U.S. Air Force soliciting cyber warfare capabilities

Cyber Warfare

From U.S. Air Force:  The AFLCMC/HNJG Program Office is an organization focused on the development and sustainment of Cyberspace Warfare Attack capabilities that directly support Cyberspace Warfare capabilities for the operations Air Force. This BAA solicits concept papers with the potential to enhance Air Force operations focused on Cyberspace Warfare capabilities access, position, maneuver, and strike within the adversary cyberspace domain in support of the Combatant Commanders (CCDR) and national objectives. CWO is the integrated planning and employment of military capabilities to achieve desired effects across the interconnected cyberspace domain. CWO is conducted in the cyberspace domain through the dynamic combination of hardware, software, data, and human interaction. In many cases, CWO requires unique technologies, techniques and capabilities to maneuver, operate, and persist. The topics this BAA is interested in pursuing include, but are not limited to:

a. Cyberspace Warfare Attack. The employment of cyberspace capabilities to destroy, deny, degrade, disrupt, deceive, corrupt, or usurp the adversaries ability to use the cyberspace domain for his advantage.

b. Cyberspace Warfare Support. Actions tasked by or under direct control of an operational commander to search for, intercept, identify, and locate or localize sources of access and vulnerability for the purpose of immediate threat recognition, targeting, planning, and conduct of future operational in the cyberspace domain. Cyberspace Warfare Support provides information required for the immediate decisions involving CWO. Cyberspace Warfare Support data can be used to produce intelligence, or provide targeting for electronic or destructive attack.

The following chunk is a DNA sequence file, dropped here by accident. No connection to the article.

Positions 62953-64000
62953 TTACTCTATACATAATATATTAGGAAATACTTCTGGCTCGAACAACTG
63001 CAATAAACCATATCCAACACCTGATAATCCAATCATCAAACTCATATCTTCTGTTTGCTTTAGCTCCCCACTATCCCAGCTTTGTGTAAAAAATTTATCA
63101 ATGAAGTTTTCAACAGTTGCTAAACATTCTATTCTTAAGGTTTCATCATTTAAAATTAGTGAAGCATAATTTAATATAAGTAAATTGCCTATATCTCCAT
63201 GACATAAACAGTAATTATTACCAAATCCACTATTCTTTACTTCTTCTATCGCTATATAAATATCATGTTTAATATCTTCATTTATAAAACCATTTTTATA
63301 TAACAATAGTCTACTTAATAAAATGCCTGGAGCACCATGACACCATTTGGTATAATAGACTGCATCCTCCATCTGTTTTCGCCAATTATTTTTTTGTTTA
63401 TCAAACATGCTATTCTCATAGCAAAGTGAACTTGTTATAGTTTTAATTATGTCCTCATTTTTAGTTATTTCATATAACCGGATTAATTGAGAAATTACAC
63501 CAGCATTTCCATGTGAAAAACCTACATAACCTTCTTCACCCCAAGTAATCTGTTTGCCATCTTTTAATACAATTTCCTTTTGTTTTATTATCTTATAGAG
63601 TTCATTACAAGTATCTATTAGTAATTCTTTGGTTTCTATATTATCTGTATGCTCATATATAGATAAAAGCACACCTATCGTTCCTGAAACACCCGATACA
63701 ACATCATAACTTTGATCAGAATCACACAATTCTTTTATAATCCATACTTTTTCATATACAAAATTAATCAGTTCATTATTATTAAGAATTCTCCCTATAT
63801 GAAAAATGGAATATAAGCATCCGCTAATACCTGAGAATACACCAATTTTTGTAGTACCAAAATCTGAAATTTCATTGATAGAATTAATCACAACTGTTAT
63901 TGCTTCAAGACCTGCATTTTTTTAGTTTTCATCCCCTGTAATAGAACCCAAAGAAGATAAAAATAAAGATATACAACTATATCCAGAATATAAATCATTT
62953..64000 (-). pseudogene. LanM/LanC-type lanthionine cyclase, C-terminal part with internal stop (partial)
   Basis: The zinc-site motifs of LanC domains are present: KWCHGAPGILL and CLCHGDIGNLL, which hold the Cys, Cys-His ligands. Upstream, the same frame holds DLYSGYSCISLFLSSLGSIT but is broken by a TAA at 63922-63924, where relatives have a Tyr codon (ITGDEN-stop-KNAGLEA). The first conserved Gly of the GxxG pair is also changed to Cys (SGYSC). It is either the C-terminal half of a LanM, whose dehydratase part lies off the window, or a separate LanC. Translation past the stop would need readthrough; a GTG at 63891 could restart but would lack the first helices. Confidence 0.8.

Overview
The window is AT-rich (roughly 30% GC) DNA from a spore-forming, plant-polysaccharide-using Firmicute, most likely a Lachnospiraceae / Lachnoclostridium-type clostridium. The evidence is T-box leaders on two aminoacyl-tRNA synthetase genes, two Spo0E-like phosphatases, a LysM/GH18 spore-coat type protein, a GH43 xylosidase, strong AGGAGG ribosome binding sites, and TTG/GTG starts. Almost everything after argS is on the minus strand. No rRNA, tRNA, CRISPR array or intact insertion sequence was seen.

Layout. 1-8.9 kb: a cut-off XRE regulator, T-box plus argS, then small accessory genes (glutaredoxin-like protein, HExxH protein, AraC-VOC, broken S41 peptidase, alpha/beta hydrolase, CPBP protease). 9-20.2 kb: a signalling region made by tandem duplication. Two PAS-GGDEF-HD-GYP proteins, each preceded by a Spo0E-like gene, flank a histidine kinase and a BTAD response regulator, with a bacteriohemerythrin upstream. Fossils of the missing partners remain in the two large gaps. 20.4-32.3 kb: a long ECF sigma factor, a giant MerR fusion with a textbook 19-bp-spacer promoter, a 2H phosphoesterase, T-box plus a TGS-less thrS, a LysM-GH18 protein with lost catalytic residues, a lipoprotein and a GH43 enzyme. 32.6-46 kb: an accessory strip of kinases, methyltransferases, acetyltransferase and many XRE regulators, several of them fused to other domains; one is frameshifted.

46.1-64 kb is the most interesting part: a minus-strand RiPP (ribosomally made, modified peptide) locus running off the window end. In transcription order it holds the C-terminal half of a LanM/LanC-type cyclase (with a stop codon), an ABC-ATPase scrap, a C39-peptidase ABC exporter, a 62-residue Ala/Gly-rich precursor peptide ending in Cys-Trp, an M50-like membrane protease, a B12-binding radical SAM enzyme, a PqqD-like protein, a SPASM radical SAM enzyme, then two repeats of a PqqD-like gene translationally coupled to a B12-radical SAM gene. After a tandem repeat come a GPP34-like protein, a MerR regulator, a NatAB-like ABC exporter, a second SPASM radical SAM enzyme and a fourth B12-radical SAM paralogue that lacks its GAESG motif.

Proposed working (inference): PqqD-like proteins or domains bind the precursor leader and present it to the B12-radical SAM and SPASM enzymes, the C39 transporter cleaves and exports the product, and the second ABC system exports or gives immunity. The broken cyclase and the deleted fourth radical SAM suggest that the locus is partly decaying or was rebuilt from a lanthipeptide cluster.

c. Technologies/concepts for developing capabilities associated with Cyberspace Warfare Attack (i.e., to disrupt, deny, degrade, destroy, or deceive an adversary’s ability to use the cyberspace domain to his advantage.) This should address, but not be limited to the following:

i. Mapping of networks (both data and voice)
ii. Access to cyberspace domain, information, networks, systems, or devices
iii. Denial of service on cyberspace resources, current/future operating systems, and network devices
iv. Data manipulation
v. Ability to control cyberspace effects at specified times and places  (graphic: Defense Tech)  (via Danger Room)

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